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December 15, 2017

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The Top of the Pay Range Blues

THE PROBLEM

I recently received this email message from a storeowner: "I am the owner of a store with 40 employees who do mostly unskilled work. Many of them have been with us for more than 10 years and they have reached their maximum earning potential with us. My concern is that we have 'trapped' them in their jobs by treating them well, paying them decently for this type of work, and providing them with medical and dental insurance."

Most organizations have fixed pay grades that specify the amount of money that can be paid to employees in each position. The pay grades have a minimum and a maximum salary. Typically new employees start at the bottom of the salary range and gradually move up as they receive pay increases.

The purpose of the pay grades is to make certain that the organization maintains good control over its total labor costs. The pay grades also help to maintain internal pay equity. For example, supervisors, understandably, become upset when their direct reports make more money than they do.

But what should organizations do when their loyal, high performing employees reach the top of the pay grade? Typically, these employees continue to work with no pay increases except, perhaps, cost of living increases.

The problem is that these top-of-the-pay-grade employees may become frustrated and lose their motivation. They feel trapped.

HOW TO HANDLE THE TOP-OF-THE-PAY-RANGE BLUES

  1. Set Clear Expectations for Applicants

    Be open and honest with job applicants. Tell them that when they eventually reach the top of the range, they will not be able to earn more in that position. Tell applicants that while there are limits to the pay they can earn in the position, they will acquire valuable training and experience that will be useful to them in their career. These employees, therefore, can join the organization with their eyes open.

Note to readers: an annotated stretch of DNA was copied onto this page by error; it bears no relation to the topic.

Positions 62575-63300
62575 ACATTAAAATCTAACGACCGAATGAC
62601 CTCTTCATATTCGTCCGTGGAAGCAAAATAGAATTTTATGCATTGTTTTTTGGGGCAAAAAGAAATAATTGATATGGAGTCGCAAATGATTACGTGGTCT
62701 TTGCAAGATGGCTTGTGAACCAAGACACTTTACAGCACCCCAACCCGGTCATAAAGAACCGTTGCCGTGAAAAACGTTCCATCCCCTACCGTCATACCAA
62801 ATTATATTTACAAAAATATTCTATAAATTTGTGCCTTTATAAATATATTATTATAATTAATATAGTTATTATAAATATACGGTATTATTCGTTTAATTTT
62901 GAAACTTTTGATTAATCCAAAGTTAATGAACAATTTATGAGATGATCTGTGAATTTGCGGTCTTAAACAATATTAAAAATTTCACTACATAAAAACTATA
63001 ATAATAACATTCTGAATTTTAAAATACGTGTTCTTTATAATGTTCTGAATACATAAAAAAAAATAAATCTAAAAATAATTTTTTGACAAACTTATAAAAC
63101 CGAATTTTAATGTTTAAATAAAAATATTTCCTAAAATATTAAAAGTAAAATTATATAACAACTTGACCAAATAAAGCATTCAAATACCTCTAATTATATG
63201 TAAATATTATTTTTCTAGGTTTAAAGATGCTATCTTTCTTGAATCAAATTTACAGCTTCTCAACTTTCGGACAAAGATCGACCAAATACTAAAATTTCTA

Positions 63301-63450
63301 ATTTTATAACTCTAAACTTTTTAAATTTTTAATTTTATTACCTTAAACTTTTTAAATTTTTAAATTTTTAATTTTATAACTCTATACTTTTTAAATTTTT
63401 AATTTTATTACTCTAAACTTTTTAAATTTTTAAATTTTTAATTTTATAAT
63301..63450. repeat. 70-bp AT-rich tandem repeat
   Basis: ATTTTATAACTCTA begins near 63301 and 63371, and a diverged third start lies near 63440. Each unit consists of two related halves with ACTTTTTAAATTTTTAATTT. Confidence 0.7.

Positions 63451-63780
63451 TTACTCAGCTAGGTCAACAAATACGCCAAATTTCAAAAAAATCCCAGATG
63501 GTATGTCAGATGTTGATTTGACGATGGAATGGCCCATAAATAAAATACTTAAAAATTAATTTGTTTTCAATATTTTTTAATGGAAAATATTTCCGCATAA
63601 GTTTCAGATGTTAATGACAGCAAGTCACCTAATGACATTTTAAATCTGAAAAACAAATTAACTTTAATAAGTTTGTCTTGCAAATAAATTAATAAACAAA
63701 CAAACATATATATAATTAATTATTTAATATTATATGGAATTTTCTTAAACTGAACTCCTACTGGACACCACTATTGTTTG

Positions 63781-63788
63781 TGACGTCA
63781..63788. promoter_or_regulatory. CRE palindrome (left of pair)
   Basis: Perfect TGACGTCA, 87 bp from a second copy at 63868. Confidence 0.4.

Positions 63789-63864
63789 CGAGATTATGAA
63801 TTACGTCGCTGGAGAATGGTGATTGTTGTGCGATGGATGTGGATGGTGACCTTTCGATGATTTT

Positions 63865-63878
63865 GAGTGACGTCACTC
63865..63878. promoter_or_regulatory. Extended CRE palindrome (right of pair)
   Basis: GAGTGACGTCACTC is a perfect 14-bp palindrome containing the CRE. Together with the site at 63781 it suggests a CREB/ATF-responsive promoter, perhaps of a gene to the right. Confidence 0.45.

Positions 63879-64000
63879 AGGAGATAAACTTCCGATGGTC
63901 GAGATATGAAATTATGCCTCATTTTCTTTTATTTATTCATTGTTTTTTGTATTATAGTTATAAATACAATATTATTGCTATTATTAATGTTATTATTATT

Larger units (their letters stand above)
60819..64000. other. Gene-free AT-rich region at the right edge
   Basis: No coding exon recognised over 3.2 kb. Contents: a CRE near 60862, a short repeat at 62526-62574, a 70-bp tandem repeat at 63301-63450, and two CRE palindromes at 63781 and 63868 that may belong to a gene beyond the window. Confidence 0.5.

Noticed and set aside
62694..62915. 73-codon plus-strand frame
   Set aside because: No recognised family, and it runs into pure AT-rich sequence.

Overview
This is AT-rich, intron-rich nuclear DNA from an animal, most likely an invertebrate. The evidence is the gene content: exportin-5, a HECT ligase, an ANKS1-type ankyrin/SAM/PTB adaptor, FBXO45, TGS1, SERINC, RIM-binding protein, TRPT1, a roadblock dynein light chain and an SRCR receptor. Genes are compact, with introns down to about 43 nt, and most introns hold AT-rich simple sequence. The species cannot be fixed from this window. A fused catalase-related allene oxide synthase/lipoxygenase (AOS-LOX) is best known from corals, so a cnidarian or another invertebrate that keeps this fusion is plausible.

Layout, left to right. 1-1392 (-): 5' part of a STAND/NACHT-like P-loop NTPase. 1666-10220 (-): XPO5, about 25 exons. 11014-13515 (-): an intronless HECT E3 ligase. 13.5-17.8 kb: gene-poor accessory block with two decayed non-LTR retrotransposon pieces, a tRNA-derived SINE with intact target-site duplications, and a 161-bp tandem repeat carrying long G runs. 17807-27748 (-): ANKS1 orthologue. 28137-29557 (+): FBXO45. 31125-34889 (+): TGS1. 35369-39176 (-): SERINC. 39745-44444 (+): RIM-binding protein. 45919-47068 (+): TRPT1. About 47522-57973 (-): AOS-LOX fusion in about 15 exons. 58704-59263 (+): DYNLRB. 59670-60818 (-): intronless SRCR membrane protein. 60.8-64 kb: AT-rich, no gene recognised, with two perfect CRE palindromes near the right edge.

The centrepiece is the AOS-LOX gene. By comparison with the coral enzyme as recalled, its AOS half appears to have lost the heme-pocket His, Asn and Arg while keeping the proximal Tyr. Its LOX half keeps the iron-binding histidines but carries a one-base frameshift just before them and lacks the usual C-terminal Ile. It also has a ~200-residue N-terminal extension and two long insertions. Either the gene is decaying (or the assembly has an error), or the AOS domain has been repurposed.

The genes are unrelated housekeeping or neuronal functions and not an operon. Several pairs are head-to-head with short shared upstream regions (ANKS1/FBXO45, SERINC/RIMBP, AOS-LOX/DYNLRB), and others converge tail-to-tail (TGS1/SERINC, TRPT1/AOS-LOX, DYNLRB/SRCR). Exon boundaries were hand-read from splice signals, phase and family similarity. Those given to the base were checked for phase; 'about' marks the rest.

2. Add Additional Responsibilities

    Another option is to offer these top-of-the-range employees additional responsibilities. For example, assign them the job of trainer for new employees to the department. Or ask them to work on special projects. If you've given them greater responsibilities, you can feel justified in offering them more money.

  3. Move Them Around

    Move these employees to other parts of the company and train them to perform other, higher paying jobs. If they are committed to the organization and have provided value, give them the chance to grow within the organization.

  4. Offer Longevity Bonuses

    Provide selected top-of-the-range employees with bonuses twice a year (e.g., December and June). This is not a raise and, therefore, would not increase the cost of some employee benefits such as company contributions to the 401(k) plan.

  5. Encourage Them to Leave

    No one benefits from unhappy employees. It might be best for both the organization and the employees at the top of the range if you encourage them to leave. Tell them that because of their organizational knowledge and loyalty you would hate to seem them go, but there is really only so much you can pay for that job. Offer to provide them with excellent references.

Many organizations adopt this strategy. To maximize profits, they hire the junior-most employees who can handle the work. As their pay increases, they replace them with other low paid employees. It doesn't sound fair, but after all, it's business.

CONCLUSION

Try your best to keep top-of-the-range employees, but sometimes it's best for all involved to just part ways.

- Bruce L. Katcher

Bruce Katcher, PhD is President of Discovery Surveys, Inc. His firm conducts customized employee opinion and customer satisfaction surveys. Learn more at www.DiscoverySurveys.com. He can be reached at BKatcher@DiscoverySurveys.com or 888-784-4367.